The Discovery of the Positron

This is a picture of one of the first positron tracks observed by Anderson in 1933. It was taken in a cloud chamber in the presence of a magnetic field (so the particle paths are curved). A cloud chamber contains a gas supersaturated with water vapour. In the presence of a charged particle (such as a positron), the water vapour condenses into droplets - these droplets mark out the path of the particle.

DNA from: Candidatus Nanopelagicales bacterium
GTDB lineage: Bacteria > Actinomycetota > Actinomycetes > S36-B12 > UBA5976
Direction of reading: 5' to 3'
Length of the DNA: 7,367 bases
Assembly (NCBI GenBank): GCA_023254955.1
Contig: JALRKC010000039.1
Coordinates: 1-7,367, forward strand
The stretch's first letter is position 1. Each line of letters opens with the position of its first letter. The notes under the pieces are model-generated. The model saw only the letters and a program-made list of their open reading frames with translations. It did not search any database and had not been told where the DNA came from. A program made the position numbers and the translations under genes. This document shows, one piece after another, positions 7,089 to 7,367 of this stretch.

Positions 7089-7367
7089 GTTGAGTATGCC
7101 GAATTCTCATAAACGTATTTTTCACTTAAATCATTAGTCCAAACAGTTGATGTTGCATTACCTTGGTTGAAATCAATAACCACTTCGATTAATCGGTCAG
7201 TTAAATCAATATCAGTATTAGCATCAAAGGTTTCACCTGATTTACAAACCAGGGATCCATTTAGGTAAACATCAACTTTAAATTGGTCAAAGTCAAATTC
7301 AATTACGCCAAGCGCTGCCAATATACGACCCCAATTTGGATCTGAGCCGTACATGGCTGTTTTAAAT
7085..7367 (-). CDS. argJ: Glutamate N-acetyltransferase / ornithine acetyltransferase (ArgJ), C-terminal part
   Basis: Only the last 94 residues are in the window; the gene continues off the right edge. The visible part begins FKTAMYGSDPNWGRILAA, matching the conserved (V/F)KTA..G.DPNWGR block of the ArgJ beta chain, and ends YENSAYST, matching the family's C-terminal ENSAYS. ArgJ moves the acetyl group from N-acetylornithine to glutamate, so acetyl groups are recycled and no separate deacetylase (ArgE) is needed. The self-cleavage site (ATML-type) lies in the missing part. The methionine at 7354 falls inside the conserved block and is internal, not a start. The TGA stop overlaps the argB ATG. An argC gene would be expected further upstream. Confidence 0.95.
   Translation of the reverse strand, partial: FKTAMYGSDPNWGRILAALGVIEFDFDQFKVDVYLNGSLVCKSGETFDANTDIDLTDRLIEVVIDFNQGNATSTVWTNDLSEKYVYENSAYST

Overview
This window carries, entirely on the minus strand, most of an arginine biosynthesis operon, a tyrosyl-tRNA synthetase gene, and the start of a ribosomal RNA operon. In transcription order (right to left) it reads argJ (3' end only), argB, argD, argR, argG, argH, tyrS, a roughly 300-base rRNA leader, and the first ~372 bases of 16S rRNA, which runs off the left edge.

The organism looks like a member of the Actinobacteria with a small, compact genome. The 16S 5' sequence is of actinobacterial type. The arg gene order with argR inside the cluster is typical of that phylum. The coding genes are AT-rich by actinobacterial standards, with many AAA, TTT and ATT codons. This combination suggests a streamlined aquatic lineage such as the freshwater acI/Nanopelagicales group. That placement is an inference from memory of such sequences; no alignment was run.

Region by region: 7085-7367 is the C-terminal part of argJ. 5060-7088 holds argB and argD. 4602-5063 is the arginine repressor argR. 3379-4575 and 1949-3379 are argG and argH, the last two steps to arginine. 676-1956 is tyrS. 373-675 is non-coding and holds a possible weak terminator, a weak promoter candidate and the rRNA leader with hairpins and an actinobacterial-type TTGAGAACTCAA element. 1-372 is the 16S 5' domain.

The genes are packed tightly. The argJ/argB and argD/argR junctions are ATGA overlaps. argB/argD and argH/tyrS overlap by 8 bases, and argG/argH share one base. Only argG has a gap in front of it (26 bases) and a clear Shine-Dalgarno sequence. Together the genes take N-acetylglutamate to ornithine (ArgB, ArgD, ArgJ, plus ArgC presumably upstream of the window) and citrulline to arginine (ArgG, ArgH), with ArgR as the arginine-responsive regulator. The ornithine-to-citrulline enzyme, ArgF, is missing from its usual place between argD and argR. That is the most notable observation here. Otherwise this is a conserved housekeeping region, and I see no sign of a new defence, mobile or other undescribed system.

The band across the middle is a lead plate, which slows down the particles. The radius of curvature of the track above the plate is smaller than that below. This means that the particle is travelling more slowly above the plate than below it, and hence it must be travelling upwards. From the direction in which the path curves one can deduce that the particle is positively charged. That it is a positron and not a proton can be deduced from the long range of the upper track - a proton would have come to rest in a much shorter distance.

Carl Anderson won the 1936 Nobel Prize for Physics for this discovery.

Picture taken from C.D. Anderson, Physical Review 43, 491 (1933).